1

I'm using hook_form_FORM_ID_alter to modify the content of the form on the search page — I want to remove the "phrase" and "not" fields, and restrict the "only of the types" checkboxes to a hand selected list of types.

I have the following code, which is being called and which I think should work:

function MYMODULE_form_search_form_alter(&$form, &$form_state, $form_id) {
    unset($form['basic']);
    unset($form['advanced']['keywords']['phrase']);
    unset($form['advanced']['keywords']['negative']);
    unset($form['advanced']['type']);
    $form['advanced']['type'] = array(
        '#type' => 'checkboxes',
        '#title' => t('Only of the type(s)'),
        '#options' => array(
            'blog' => 'Blog entry',
            'event' => 'Event',
            'news' => 'News article'
        )
    );
    // print_r($form);
    // die;
}

Except node_form_search_form_alter gets to the search form after my form alter hook runs, so I don't get a chance to modify any of the form elements that it's adding.

I'm running Drupal 7.22.

How can I modify the advanced search form when my module hook runs before the hook that defines the advanced search form?

4

Changing the module weight will work, but sometimes that can cause problems with the order in which other hooks in your module are invoked.

Drupal provides hook_module_implements_alter() for exactly this sort of situation, so that you can target the order a specific hook is run in:

Alter the registry of modules implementing a hook.

This hook is invoked during module_implements(). A module may implement this hook in order to reorder the implementing modules, which are otherwise ordered by the module's system weight.

The code might look something like

function MYMODULE_module_implements_alter(&$implementations, $hook) {
  if ($hook == 'form_alter') {
    // Move MYMODULE to the end of the list.
    $group = $implementations['MYMODULE'];
    unset($implementations['MYMODULE']);
    $implementations['MYMODULE'] = $group;
  }
}

Once you clear the cache your module's implementation of hook_form_alter() will be invoked last (unless of course another module is implementing hook_module_implements_alter() and altering the order again. But that's a different story).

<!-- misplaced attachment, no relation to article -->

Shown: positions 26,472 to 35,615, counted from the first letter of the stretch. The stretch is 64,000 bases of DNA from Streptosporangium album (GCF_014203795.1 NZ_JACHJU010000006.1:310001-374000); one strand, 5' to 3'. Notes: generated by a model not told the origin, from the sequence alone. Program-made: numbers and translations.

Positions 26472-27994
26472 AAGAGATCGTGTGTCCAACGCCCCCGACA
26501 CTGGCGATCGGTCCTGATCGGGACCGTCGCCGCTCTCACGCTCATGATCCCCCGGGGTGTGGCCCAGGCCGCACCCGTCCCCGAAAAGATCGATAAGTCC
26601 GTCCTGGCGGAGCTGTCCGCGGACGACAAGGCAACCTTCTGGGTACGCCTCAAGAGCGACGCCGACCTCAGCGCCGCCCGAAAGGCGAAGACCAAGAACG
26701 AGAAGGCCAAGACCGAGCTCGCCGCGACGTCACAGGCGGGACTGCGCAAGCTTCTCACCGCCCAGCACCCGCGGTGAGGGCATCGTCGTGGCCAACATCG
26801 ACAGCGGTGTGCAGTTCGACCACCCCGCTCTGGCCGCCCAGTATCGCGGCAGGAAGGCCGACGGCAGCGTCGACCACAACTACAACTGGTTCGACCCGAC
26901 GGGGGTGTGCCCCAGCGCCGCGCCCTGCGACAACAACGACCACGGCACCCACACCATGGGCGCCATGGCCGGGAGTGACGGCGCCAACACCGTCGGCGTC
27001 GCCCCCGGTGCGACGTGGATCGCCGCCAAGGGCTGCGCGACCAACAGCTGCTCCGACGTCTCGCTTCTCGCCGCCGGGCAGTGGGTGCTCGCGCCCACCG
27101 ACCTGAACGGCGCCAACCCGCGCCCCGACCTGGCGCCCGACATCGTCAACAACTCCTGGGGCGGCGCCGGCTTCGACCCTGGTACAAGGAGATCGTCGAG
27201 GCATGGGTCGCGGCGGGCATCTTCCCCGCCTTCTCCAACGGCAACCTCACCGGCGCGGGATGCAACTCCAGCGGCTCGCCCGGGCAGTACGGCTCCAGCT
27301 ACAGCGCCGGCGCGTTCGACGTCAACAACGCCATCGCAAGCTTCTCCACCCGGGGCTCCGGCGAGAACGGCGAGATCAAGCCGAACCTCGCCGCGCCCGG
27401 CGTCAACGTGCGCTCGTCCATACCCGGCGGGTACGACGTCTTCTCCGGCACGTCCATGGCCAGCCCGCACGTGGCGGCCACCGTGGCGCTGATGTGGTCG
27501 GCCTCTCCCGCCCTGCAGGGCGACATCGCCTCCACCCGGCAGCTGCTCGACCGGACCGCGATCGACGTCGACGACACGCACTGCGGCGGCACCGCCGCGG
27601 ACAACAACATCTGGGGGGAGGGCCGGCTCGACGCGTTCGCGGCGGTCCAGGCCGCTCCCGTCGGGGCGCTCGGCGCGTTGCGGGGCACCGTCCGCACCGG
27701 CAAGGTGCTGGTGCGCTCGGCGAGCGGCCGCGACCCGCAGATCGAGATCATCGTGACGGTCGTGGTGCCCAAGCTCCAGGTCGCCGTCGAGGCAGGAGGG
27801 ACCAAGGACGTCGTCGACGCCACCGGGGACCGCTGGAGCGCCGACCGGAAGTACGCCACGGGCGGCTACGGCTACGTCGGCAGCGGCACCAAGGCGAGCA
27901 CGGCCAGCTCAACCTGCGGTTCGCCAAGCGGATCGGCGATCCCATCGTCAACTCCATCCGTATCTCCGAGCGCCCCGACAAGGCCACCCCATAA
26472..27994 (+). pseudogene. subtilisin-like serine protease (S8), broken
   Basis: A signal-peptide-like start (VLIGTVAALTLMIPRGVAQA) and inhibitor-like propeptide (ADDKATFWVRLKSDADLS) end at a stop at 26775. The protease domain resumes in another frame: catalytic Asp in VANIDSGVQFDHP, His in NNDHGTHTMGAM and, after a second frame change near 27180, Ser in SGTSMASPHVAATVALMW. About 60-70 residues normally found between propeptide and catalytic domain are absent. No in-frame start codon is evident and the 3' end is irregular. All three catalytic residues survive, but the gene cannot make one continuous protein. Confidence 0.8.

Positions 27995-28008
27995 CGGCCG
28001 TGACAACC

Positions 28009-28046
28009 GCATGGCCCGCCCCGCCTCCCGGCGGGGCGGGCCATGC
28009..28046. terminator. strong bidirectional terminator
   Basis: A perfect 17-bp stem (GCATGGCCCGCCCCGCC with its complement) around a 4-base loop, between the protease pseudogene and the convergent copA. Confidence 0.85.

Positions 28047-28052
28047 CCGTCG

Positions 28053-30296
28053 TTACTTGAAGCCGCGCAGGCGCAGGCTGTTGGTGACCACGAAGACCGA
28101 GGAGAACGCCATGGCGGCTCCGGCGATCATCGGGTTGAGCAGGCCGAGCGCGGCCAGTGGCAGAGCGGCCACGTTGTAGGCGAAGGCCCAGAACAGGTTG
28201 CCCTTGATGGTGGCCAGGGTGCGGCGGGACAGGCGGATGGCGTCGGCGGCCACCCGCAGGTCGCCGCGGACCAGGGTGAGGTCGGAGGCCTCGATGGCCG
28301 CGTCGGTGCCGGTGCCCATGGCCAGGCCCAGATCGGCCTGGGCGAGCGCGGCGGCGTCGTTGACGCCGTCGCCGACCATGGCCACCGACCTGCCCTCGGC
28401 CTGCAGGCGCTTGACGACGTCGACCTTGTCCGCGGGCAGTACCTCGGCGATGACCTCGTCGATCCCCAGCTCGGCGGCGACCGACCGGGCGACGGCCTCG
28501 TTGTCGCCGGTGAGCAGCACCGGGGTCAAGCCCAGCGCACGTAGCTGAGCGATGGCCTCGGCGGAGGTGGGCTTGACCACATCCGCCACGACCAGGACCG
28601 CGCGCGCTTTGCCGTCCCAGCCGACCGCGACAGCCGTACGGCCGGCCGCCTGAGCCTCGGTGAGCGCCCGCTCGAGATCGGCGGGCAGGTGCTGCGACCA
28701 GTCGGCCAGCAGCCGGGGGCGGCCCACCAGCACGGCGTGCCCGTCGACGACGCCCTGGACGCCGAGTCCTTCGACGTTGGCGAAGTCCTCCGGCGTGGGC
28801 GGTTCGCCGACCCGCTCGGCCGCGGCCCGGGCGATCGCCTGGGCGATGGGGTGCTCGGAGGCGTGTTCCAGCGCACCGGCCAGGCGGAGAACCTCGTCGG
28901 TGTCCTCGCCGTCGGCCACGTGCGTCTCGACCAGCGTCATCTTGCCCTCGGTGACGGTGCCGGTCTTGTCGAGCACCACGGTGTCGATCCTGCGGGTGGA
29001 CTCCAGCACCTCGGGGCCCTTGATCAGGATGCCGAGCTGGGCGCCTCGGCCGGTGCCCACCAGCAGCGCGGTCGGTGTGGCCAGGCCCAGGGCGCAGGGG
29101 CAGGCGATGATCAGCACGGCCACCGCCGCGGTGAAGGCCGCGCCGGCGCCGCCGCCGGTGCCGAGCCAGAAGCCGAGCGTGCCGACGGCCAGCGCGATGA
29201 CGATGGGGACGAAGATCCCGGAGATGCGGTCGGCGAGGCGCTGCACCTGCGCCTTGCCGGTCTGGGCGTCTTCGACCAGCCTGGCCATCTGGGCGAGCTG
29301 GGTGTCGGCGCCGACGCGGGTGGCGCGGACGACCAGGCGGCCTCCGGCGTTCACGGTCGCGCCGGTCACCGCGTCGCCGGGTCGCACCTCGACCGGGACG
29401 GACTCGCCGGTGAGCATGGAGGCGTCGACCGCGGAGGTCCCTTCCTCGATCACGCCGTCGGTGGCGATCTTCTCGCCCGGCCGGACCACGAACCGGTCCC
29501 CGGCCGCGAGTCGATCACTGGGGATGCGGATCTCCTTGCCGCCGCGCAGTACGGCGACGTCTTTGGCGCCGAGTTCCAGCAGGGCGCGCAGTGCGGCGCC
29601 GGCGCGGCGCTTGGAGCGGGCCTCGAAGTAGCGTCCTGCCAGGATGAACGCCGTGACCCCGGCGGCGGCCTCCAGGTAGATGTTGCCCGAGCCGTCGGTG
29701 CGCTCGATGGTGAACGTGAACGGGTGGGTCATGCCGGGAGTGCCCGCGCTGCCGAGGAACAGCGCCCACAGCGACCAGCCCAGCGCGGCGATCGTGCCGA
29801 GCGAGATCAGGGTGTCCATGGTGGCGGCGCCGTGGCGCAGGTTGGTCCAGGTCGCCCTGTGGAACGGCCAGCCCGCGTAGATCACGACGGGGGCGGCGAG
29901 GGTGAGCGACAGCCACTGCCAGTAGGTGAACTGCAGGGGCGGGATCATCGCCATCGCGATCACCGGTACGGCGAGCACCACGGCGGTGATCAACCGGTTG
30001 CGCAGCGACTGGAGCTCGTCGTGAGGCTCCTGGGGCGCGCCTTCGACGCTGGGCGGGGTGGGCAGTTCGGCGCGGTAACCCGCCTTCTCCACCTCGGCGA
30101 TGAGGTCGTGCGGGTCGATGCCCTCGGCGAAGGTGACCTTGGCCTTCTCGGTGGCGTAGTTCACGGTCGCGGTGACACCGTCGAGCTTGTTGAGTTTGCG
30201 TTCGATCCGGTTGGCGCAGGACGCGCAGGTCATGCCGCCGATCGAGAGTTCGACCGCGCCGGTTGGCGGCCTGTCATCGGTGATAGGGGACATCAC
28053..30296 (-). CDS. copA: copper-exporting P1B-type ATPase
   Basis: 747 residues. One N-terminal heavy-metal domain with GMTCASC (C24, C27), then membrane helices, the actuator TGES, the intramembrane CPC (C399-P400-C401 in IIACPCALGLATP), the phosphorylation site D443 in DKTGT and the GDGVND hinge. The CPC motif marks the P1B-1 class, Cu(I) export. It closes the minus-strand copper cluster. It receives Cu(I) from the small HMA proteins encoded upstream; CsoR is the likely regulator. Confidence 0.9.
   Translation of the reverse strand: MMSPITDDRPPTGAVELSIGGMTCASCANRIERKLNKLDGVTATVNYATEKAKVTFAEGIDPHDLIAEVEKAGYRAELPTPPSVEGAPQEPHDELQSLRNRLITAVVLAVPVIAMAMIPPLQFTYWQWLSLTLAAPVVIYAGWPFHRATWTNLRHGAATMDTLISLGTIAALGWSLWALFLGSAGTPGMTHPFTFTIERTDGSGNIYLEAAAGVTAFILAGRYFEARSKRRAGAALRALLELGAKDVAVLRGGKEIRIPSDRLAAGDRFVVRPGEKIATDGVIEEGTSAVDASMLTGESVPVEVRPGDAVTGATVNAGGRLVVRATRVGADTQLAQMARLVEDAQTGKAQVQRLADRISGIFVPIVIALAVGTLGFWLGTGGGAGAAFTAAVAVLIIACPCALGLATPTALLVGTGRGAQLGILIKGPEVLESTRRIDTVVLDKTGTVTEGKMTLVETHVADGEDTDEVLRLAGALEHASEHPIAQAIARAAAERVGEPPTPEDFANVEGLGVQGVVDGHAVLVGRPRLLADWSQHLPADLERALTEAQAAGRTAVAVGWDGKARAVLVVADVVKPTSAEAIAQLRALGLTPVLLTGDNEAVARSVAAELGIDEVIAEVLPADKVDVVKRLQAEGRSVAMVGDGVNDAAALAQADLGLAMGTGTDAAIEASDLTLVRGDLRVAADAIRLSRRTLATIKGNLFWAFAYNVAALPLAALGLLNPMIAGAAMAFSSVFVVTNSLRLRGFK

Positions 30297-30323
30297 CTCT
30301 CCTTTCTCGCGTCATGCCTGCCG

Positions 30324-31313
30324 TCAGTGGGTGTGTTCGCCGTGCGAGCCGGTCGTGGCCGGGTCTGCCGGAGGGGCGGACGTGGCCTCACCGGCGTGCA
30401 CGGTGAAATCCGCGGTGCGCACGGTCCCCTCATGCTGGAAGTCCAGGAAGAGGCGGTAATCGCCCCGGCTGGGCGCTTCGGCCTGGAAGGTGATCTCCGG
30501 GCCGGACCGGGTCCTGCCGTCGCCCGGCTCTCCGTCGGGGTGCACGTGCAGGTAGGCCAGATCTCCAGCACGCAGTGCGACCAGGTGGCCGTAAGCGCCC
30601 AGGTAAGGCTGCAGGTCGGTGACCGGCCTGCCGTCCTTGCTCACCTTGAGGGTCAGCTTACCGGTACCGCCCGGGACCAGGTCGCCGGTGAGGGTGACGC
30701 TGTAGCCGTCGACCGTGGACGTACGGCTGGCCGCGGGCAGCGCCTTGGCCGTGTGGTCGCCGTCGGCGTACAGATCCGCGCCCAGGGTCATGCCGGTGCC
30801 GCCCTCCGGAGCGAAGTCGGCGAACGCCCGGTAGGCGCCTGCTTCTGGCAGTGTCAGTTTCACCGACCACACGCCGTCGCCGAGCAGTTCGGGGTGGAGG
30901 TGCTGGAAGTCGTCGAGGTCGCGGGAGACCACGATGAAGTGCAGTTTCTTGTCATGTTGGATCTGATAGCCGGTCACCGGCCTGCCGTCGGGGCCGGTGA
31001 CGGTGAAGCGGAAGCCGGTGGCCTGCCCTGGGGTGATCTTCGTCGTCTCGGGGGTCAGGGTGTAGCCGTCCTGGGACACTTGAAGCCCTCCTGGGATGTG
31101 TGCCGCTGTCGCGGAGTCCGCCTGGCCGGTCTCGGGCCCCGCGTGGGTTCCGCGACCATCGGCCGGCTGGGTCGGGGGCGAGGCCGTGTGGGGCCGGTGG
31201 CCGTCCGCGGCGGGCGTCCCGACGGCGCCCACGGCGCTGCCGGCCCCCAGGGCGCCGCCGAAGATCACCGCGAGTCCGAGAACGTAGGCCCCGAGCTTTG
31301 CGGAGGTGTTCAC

I personally prefer this method as it's just a simple code change, no need to maintain any changes to the system table in the database.

I'm not sure how well that works with a form_FORM_ID_alter hook (never tried it), but with this method you can at least make sure that only the weight for hook_form_alter() need be updated.

Actually looking at the code for drupal_alter(), changing the conditional to if ($hook == 'form_search_form_alter') would probably work.

  • 1
    Thanks, that worked. The check needed to be against form_alter, not form_search_form_alter - don't know why, but the doco says the check always needs to be against the original hook (form_alter) and never the variant (form_search_form_alter). – George Jul 8 '13 at 0:29
1

Hooks are ordered by module's weight. Easiest way is to simply use Modules weight module and order them as you please:

We always need to modify modules execution order, and some could write a code that execute a query to modify the weight of a module in system table, some might go straight to his favorite SQL client and modfiy the record directly, This module provide admin interface for users/people has the access to modules page to reorder the module weights as they want, it provide a drag/drop functionality to order the contributed modules execution.

That's easy, but not portable. To make it more portable, use hook_install():

function your_module_name_install() {
  db_update('system')
    ->fields(array('weight' => your_preferred_weight))
    ->condition('name', '[your_module_name]', '=')
    ->execute();
}

or follow any other way outlined in the docs on Drupal.org.

  • Thanks for the answer, I wasn't aware that modules had weights before - I ended up going with the module_implements_alter hook because it seemed a little neater than changing the module weight. – George Jul 8 '13 at 0:31
  • @George it is neater, and at the same time more difficult. And only works for certain stages of execution (ie for sure you cannot alter order of hook_module_implements_alter with it). But yes, if it is sufficient and does not call for hacking modules, Clive's way seems safer. On the other hand, my custom modules are usually meant to be called last anyway, as they are tiding up what came from core and contrib. So I want all my hooks to get kicked at the end of their queues. – Mołot Jul 8 '13 at 6:49

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